About this artwork
Communion bread came in different shapes in Renaissance Europe, and this variety is particularly clear from depictions of the Last Supper, when Christ symbolically offers his body to his disciples. In this metalcut series on the life of Christ, the shape of the bread—the traditional Bretzel, or pretzel—betrays that the prints were made in Bavaria. While the handwritten text on the verso of the adjoining sheet in the booklet (once comprising nineteen metalcuts) does not mention the pretzel, it is handcolored in a warm, doughy yellow. A similar glow suffuses the head-on Sudarium at center, an unusually abstract inclusion for an image of the Passion.
The fifteen metalcuts, or "dotted prints," that form this Passion suite constitute one of the most complete block books in existence. It is possible that the series at one time included as many as nineteen images, each exquisitely hand-colored with the biblical text inscribed on the reverse. The stars, shells, and other repeating patterns were produced by hammering metal punches, such as those used by goldsmiths and armorers, into the soft metal plates.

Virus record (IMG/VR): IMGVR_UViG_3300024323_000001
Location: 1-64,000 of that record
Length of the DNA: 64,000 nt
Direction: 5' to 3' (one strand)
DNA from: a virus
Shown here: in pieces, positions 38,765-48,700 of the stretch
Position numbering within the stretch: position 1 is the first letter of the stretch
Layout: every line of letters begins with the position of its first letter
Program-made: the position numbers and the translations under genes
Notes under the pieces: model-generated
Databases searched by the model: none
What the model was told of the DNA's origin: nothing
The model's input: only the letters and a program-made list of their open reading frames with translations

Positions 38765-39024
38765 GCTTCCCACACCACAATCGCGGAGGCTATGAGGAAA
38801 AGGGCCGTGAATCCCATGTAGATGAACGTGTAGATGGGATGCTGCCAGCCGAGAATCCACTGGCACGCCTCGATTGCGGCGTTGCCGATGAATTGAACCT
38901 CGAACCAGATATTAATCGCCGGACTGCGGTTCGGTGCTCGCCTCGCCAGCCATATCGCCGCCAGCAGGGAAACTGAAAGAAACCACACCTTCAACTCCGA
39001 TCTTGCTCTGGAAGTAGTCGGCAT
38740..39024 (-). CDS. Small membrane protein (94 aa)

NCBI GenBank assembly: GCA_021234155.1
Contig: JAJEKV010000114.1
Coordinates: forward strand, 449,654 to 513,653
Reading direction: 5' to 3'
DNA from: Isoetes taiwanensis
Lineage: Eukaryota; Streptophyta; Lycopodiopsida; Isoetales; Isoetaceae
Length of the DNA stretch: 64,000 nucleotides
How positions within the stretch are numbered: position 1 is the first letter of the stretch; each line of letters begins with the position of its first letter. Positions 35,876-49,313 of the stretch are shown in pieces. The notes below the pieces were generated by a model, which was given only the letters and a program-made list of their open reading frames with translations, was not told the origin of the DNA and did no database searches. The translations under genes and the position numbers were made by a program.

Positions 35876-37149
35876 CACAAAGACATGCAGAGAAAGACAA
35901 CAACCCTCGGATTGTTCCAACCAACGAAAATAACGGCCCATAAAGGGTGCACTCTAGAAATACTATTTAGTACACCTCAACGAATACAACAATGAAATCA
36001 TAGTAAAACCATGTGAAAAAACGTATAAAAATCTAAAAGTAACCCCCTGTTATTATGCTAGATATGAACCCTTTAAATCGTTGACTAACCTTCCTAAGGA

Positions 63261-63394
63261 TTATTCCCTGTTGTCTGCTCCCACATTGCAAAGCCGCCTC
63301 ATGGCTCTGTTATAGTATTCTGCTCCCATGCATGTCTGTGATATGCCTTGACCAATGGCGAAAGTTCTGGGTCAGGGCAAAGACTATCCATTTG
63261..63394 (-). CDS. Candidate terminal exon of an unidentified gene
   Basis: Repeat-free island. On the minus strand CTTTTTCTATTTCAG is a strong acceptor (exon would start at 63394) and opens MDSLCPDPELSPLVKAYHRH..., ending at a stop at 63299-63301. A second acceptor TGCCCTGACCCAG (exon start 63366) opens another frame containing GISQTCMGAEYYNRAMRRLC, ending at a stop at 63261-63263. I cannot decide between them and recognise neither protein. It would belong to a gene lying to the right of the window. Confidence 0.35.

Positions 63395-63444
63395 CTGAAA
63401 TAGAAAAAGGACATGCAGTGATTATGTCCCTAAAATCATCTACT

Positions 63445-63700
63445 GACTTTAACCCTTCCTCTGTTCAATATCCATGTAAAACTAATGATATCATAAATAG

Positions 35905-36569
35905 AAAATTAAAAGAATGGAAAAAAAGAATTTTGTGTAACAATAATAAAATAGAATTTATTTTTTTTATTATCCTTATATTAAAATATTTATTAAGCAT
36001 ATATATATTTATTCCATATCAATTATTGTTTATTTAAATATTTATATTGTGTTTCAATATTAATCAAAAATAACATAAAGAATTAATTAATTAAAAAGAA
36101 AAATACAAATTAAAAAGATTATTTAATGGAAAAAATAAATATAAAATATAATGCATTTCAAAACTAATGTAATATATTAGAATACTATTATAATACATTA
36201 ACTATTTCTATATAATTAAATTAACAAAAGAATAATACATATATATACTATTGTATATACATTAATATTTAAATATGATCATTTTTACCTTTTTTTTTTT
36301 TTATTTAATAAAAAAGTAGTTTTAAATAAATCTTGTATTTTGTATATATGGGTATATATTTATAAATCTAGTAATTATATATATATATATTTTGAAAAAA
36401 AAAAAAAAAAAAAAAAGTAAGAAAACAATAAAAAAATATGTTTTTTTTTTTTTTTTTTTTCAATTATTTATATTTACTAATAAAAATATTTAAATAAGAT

- Currently Off View
- Prints and Drawings
- Unknown artist
- The Pietà
- Made 1460–1465
- Metalcut in black hand colored with brush and watercolor in yellow, red-brown lake, and green, on ivory laid paper, with manuscript text in pen and brown ink on verso
- 100 × 75 mm (plate); 105 × 80 mm (sheet)
- Clarence Buckingham Collection